The SQL Server Community Collaborative GitHub Organisation is born

My wonderful friend Chrissy LeMaire and I are the creators of two GitHub repositories for SQL Server and PowerShell called dbatools and dbareports

If you are working with SQL Server I highly recommend that you take a look at the vast number of commands available to you at dbatools which will help you complete tasks within SQL Server especially for Instance migrations and also a growing number of best practice implementations

Both of these modules are not just the work of one person any more. We have over 20 people who have collaborated on the modules THANK YOU ALL and more that have provided guidance and comments via the Slack Channels in the SQL Server Community Slack https://sqlps.io/slack and via the Trello boards https://dbatools.io/trello and https://dbareports/trello

At SQL Saturday Cambridge this weekend I was proud to join Chrissy in her presentation as we talked about both modules. Heres a fabulous picture of us with Buck Woody

 

wp_20160910_10_14_58_pro

 

We had discussed previously that it didn’t feel quite right that these community tools were under our own personal accounts and it also caused some administration issues with allowing access. So with that in mind after a naming discussion in the slack channel we created an organisation to hold them both

 SQL Server Community Collaborative

is born at https://github.com/sqlcollaborative

Nothing much changes except the name. we have even found that all the old links work and GitHub desktop updated. We will continue to make great commands with all of our fantastic collaborators. Discussions will happen in Slack and organisation in Trello and we will continue to grow and learn and teach and share and create together.

We would love you to come and join us

 

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Remove-SQLDatabaseSafely My First Contribution to DBATools

What is DBA Tools?

A collection of modules for SQL Server DBAs. It initially started out as ‘sqlmigration’, but has now grown into a collection of various commands that help automate DBA tasks and encourage best practices.

You can read more about here and it is freely available for download on GitHub I thoroughly recommend that you watch this quick video to see just how easy it is to migrate an entire SQL instance in one command (Longer session here )

Installing it is as easy as

Install-Module dbatools

which will get you over 80 commands . Visit https://dbatools.io/functions/ to find out more information about them

cmdlets

The journey to Remove-SQLDatabaseSafely started with William Durkin b | t who presented to the SQL South West User Group  (You can get his slides here)

Following that session  I wrote a Powershell Script to gather information about the last used date for databases which I blogged about here and then a T-SQL script to take a final backup and create a SQL Agent Job to restore from that back up which I blogged about here The team have used this solution (updated to load the DBA Database and a report instead of using Excel) ever since and it proved invaluable when a read-only database was dropped and could quickly and easily be restored with no fuss.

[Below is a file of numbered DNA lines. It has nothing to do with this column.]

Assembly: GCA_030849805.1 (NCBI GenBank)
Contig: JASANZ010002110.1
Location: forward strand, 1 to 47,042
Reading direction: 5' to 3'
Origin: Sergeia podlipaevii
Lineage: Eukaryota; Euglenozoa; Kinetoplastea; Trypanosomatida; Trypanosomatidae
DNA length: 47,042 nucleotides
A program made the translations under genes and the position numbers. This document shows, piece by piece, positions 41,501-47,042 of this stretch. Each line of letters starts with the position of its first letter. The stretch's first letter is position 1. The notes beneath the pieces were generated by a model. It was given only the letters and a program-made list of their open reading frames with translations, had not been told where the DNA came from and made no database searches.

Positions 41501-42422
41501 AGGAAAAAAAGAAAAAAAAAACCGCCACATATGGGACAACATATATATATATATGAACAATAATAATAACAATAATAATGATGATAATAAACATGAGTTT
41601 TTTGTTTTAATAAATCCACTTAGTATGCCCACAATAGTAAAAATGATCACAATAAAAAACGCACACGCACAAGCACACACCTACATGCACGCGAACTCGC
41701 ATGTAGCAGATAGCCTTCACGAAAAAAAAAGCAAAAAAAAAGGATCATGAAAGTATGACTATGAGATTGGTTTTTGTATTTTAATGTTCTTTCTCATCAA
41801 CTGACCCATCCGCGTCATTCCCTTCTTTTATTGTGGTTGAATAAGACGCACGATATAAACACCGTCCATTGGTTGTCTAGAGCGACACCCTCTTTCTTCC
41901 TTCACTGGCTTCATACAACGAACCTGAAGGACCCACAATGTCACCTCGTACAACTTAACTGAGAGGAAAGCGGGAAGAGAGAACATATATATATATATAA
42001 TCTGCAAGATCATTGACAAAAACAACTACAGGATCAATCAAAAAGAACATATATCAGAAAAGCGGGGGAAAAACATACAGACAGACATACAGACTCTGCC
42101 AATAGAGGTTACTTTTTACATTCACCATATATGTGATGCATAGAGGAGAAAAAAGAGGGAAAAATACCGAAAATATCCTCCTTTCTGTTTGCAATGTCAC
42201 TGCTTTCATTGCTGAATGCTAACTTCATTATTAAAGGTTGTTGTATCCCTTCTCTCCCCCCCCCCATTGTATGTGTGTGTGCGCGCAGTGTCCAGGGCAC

I was chatting with Chrissy LeMaire who founded DBATools b | t about this process and when she asked for contributions in the SQL Server Community Slack I offered my help and she suggested I write this command. I have learnt so much. I thoroughly enjoyed and highly recommend working on projects collaboratively to improve your skills. It is amazing to work with such incredible professional PowerShell people.

I went back to the basics and thought about what was required and watched one of my favourite videos again. Grant Fritcheys Backup Rant

I decided that the process should be as follows

  1. Performs a DBCC CHECKDB
  2. Database is backed up WITH CHECKSUM
  3. Database is restored with VERIFY ONLY on the source
  4. An Agent Job is created to easily restore from that backup
  5. The database is dropped
  6. The Agent Job restores the database
  7. performs a DBCC CHECKDB and drops the database for a final time

This (hopefully) passes all of Grants checks. This is how I created the command

I check that the SQL Agent is running otherwise we wont be able to run the job. I use a while loop with a timeout like this

$agentservice = Get-Service -ComputerName $ipaddr -Name $serviceName
if ($agentservice.Status -ne 'Running')
{
$agentservice.Start()
$timeout = new-timespan -seconds 60
$sw = [diagnostics.stopwatch]::StartNew()
$agentstatus = (Get-Service -ComputerName $ipaddr -Name $serviceName).Status
while ($dbStatus -ne 'Running' -and $sw.elapsed -lt $timeout)
{
$dbStatus = (Get-Service -ComputerName $ipaddr -Name $serviceName).Status
}
}

There are a lot more checks and logic than I will describe here to make sure that the process is as robust as possible. For example, the script can exit after errors are found using DBCC CHECKDB or continue and label the database backup file and restore job appropriately. Unless the force option is used it will exit if the job name already exists. We have tried to think of everything but if something has been missed or you have suggestions let us know (details at end of post)

The only thing I didn’t add was a LARGE RED POP UP SAYING ARE YOU SURE YOU WANT TO DROP THIS DATABASE but I considered it!!